That is the headline awarded to pontificator extraordinaire, Mary Ann Sieghart, in The Times today, who is deploring the new seat belt law due to come into force on Monday. This requires that most children up to the age of 10 (and shorter children of 11) must be strapped into special child seats or made to sit on booster cushions, on pain of a £50 pound penalty.
Sieghart makes some good points, not least the inconvenience caused when children are occasional passengers and there are no booster seats available.
Yet, she writes, "I don't suppose ministers thought twice before enacting it (the law). To them, it is a trivial piece of legislation, nothing like as important as, say, welfare reform or NHS governance. What they fail to realise is that this sort of law has a far greater — and more annoying — impact on most people's lives than either of the above."
And here we go again… these dismal, opinionated little hacks, so full of themselves that their brains have long been empty. Mary Ann, dear girl, this law is implementing an EU directive, specifically Directive 2003/20/EC. It was passed under qualified majority voting – a system where Britain has less than 13 percent of the vote (going down) and can be over-ruled. Thus, ministers had no choice about it – because it was EU law, they had to implement it.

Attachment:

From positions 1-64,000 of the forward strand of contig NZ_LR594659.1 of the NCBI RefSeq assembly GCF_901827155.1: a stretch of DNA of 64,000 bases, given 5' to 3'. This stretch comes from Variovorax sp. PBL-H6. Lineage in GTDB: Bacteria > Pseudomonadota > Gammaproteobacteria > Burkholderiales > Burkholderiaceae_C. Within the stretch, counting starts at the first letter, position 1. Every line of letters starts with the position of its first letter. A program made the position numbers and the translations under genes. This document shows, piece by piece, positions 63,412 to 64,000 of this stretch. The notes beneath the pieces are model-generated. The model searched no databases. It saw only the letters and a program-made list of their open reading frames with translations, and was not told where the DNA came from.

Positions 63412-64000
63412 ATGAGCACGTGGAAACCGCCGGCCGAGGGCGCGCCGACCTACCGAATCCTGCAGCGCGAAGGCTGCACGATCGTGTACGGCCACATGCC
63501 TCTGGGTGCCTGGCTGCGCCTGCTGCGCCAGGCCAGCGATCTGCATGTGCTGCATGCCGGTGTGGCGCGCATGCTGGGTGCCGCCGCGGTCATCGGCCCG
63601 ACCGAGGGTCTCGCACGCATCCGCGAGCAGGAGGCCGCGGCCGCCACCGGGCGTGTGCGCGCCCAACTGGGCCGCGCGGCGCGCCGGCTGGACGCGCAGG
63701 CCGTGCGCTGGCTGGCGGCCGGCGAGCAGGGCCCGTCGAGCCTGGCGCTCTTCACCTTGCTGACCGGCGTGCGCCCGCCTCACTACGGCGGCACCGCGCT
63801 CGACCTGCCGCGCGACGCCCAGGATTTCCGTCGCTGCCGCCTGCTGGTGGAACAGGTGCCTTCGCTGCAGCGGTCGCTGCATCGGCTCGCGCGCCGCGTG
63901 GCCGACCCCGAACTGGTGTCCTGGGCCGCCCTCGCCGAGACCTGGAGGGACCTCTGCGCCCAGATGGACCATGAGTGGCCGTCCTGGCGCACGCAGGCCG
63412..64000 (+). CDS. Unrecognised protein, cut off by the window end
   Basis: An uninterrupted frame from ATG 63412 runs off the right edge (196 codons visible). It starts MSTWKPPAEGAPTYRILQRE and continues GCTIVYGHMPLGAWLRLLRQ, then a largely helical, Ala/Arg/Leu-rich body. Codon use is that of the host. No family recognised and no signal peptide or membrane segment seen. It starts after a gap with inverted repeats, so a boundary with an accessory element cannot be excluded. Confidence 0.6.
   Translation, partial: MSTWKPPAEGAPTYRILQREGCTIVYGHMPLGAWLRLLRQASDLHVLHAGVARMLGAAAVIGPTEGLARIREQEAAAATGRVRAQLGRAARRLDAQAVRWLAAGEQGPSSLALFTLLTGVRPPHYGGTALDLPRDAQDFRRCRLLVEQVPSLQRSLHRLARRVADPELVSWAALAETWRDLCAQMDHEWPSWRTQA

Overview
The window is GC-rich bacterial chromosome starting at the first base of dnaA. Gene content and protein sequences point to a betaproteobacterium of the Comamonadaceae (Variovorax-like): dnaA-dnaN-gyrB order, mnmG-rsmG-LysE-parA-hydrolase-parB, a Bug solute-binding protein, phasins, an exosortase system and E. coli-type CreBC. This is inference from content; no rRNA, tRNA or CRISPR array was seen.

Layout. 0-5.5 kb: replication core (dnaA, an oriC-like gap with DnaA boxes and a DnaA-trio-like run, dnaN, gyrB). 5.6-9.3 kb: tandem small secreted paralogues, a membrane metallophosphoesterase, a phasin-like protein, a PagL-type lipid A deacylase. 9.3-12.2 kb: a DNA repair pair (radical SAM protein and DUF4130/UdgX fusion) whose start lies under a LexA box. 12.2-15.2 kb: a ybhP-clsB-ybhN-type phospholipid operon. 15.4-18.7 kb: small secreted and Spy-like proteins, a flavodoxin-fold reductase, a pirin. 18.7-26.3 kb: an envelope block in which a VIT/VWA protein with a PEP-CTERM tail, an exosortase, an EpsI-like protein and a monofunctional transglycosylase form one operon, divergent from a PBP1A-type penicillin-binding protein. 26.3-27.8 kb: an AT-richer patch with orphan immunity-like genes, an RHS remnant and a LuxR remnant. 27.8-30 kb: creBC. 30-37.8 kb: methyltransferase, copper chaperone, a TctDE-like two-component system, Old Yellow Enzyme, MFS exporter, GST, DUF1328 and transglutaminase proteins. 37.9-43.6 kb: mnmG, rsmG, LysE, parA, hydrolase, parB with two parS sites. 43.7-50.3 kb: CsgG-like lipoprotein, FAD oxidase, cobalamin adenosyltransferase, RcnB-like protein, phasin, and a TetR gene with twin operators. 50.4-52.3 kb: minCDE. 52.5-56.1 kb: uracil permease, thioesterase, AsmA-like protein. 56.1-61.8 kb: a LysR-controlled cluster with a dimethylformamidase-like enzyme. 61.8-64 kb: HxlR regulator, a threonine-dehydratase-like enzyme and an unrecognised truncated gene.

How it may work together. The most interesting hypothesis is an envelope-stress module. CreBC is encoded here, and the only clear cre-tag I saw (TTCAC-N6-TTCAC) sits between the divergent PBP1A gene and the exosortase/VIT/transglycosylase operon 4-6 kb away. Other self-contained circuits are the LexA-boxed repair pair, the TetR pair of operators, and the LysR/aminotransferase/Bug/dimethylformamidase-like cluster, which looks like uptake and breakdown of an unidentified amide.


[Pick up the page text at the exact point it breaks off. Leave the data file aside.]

But such intelligence is not for a dim little hackette like Sieghart. She launches off into demolishing the safety case for the new law – fair enough – but then concludes that, "This argument is too sophisticated for ministers. So the rest of us will suffer…."
No, you vain, stupid woman. The ministers were well aware of the arguments, and Dr Ladyman, the current transport minister probably has twice the brains you have. But he had no choice. I say again, it is EU law and must be obeyed.
At least Tom Utley knew it and was able to write a stonking piece last March, putting the blame exactly where it belongs. So, lady, if you can't get it right, why don't you just belt up?